Beginning in December 2004, OIR's attorneys have taken turns posting a regular column that reports to the public in a new way. These essays are shorter and slightly less formal than other public reports OIR generates. Like the other reports, however, they are meant to offer independent insight into the workings of the Sheriff's Department.
In our three years of operation, the Office of Independent Review has reported on its work in several ways. Our web-site includes our first three annual reports, which are intended to be a year-end review of systemic issues that emanate from our oversight function. We also periodically post on our web-site a chart of each internal affairs investigation reviewed by us, our assessment of the investigation, our recommendations on case disposition and discipline, and LASD’s disciplinary decision. In order to further our goal of communication and promotion of transparency, we have initiated another feature: on an ongoing basis one of the OIR attorneys will post a short essay on our website that is intended to address issues that arise during our work as the oversight entity for LASD. We are hopeful that members of LASD and the public will find these essays helpful in furthering information and dialogue on matters of common interest. To that end, as always, we welcome any thoughts and reactions from you.


The Office of Independent Review ("OIR") is a civilian oversight group that was created by the Los Angeles County Board of Supervisors and began its work in 2001. The mission of OIR is to monitor the Los Angeles County Sheriff's Department ("LASD") and provide legal advice to ensure that allegations of officer misconduct involving LASD are investigated in thorough, fair, and effective ways.

OIR consists of six attorneys with backgrounds in criminal law and civil rights issues. Chief Attorney Michael Gennaco spent several years with the United States Department of Justice, and more recently was in charge of the civil rights section of the United States Attorney's Office in Los Angeles. Mr. Gennaco and the other attorneys of OIR work with LASD on a daily basis, but not for LASD. Instead, OIR is specifically designed to be an independent entity. OIR has the freedom to arrive at its own conclusions and, if necessary, to challenge the department with regard to specific practices or incidents.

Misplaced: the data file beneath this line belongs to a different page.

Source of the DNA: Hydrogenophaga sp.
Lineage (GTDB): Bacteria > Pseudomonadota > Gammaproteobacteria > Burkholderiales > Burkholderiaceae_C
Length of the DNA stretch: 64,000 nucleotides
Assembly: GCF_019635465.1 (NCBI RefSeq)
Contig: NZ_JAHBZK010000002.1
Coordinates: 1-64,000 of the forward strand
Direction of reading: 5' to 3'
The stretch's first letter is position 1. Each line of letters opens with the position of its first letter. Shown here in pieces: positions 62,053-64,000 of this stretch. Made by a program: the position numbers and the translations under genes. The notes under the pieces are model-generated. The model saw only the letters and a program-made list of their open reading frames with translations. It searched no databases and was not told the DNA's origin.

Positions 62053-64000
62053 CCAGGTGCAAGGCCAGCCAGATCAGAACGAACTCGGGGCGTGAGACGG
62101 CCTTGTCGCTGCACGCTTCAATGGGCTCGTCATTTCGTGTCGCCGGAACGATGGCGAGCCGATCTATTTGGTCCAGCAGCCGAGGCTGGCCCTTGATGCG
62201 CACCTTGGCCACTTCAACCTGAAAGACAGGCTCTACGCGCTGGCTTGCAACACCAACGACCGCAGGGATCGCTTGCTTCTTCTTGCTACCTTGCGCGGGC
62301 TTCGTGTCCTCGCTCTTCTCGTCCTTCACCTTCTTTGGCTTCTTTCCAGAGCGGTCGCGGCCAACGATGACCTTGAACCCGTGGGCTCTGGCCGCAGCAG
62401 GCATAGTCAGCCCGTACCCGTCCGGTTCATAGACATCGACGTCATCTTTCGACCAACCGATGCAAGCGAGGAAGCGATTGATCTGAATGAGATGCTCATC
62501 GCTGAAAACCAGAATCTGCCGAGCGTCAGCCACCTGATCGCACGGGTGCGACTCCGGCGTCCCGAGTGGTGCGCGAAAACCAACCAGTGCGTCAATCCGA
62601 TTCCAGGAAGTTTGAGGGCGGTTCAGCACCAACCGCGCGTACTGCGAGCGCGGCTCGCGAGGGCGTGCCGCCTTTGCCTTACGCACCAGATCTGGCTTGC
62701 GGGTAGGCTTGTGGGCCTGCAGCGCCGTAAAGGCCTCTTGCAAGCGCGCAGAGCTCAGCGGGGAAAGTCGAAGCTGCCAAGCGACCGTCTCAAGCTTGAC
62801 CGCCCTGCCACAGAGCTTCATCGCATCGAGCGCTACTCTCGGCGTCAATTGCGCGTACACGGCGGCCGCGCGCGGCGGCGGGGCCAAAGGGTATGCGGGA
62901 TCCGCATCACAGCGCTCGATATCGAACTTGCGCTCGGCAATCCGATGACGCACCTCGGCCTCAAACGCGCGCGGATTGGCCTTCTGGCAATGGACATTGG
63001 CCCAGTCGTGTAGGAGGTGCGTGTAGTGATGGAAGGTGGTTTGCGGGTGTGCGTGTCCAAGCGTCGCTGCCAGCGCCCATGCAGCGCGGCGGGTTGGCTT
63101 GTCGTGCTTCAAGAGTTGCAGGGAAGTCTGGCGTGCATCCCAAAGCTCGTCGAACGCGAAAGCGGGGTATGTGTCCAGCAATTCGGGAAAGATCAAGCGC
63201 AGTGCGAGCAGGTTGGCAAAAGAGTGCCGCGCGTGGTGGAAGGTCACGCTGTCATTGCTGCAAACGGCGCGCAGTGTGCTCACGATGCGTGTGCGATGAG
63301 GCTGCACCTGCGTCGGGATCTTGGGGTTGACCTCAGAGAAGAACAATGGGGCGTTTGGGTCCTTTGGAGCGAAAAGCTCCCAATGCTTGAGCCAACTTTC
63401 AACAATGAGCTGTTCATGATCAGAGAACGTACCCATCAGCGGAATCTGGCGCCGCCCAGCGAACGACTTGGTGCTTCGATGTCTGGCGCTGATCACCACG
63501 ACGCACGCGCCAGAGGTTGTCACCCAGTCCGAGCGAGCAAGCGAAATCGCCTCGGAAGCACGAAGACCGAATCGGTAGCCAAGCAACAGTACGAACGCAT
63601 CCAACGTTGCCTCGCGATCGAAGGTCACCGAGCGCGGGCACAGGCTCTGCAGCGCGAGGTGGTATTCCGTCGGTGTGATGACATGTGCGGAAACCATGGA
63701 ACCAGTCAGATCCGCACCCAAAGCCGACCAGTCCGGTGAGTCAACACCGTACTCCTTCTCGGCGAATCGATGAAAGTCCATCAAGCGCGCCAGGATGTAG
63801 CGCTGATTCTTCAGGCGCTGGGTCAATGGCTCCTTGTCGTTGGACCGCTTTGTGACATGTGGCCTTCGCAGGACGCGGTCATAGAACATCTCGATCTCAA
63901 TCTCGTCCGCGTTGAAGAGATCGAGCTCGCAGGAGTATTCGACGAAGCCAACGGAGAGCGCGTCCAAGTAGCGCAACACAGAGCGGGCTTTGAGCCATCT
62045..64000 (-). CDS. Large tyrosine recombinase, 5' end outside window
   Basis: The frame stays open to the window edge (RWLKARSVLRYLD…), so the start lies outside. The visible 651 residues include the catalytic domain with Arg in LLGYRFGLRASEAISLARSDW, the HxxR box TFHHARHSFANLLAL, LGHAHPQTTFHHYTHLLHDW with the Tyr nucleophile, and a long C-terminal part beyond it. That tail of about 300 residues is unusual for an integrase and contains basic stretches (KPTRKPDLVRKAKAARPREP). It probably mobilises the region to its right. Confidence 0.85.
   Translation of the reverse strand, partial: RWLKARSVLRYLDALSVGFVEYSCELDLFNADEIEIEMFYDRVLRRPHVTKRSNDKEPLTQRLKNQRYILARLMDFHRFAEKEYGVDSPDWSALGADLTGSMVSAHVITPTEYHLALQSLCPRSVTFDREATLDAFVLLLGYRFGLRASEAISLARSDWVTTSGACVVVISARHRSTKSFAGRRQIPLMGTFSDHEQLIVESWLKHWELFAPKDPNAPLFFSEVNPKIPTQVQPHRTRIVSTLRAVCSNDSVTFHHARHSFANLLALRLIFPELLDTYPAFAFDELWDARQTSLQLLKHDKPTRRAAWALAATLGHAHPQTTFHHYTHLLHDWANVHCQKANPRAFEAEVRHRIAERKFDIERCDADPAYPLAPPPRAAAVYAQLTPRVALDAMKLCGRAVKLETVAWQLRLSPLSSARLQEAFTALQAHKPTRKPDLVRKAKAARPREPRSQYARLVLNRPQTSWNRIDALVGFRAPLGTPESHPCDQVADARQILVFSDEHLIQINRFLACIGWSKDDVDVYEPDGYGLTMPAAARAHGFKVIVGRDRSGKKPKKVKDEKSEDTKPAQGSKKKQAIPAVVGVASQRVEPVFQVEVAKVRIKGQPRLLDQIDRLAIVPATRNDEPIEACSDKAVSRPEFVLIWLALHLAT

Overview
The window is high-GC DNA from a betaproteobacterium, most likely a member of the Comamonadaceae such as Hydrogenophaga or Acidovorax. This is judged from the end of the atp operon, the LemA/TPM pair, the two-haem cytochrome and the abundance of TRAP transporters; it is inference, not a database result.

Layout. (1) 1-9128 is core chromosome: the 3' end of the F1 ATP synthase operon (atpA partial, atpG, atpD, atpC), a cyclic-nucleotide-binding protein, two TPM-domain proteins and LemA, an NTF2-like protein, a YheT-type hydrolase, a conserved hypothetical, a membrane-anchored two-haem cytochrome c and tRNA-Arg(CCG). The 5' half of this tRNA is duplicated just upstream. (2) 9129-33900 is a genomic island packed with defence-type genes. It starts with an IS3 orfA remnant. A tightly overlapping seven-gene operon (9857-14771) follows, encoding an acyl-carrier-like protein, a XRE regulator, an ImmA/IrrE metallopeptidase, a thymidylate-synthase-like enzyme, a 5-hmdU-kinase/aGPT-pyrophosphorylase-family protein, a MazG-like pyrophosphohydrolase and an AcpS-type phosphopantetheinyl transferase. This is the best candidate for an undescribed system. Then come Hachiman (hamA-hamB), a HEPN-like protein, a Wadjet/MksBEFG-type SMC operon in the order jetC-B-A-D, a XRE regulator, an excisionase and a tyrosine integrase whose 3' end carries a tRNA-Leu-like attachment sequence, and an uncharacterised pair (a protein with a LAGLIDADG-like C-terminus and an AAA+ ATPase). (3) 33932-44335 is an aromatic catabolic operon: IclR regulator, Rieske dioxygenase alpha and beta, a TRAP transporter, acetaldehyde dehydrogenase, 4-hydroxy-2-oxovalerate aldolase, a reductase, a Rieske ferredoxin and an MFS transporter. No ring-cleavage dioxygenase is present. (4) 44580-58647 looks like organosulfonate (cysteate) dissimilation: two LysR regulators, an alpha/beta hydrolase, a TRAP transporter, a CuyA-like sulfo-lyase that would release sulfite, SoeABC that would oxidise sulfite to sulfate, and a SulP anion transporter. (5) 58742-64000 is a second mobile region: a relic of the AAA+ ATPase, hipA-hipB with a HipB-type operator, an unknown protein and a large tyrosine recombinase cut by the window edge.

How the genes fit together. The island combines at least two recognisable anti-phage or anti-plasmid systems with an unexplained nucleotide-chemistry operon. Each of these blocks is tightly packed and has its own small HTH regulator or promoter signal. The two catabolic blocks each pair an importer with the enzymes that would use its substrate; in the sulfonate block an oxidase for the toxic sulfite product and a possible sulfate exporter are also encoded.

LASD and the Board of Supervisors have taken steps to make sure that OIR is able to make a meaningful contribution to the integrity and efficiency of misconduct investigations. OIR has full access to relevant documents, meetings, and personnel within LASD. It has a close working relationship with LASD's Internal Affairs Bureau and Internal Criminal Investigations Bureau and is able to participate in ongoing investigations as needed in order to promote their effectiveness. OIR also looks at broader LASD policies and practices and makes recommendations where appropriate to enhance both officer performance and the safeguarding of individual rights.

As it carries out its responsibilities, OIR maintains contacts with state and federal prosecutors, as well as civil rights groups and community organizations. OIR also welcomes the information, insight, or concerns that any individual would like to share.

Members of the Office of Independent Review:

Michael Gennaco, Chief Attorney
Julie Ruhlin, Deputy Chief Attorney
Angelica Arias, Attorney
Bita Shasty, Attorney
Cynthia Hernandez, Attorney
Diana Teran, Attorney
Walter Katz, Attorney



OIR hopes the following short essays will enhance its efforts
to provide greater transparency and heightened 
understanding about LASD.











"The following article by OIR attorney Ray Jurado addresses the potential implications of the 'harm to public service' doctrine as it applies to discipline of police officers. As the article describes, courts have recognized that a range of misconduct -- even when occurring off-duty -- can reflect so poorly on the officer and his employing agency that discharge is warranted. The article appears in the July-August 2005 edition of Los Angeles Lawyer magazine, and OIR appreciates the opportunity to reprint it here."







The Standard of Review in Public Employee Discipline




The Harm to Public Service Standard in Police Misconduct Cases




Toward Increased Transparency 
in the Jails and Prisons: 
Some Optimistic Signs




The Myth of the Ruthless Investigator:
Clarifying the Discipline Process




The Lying Dilemmas




Questioning Assumptions: 
An Evidence Based Approach to 
allegations of Policy Violations




Core Values for Overseers? 
An Initiating Discussion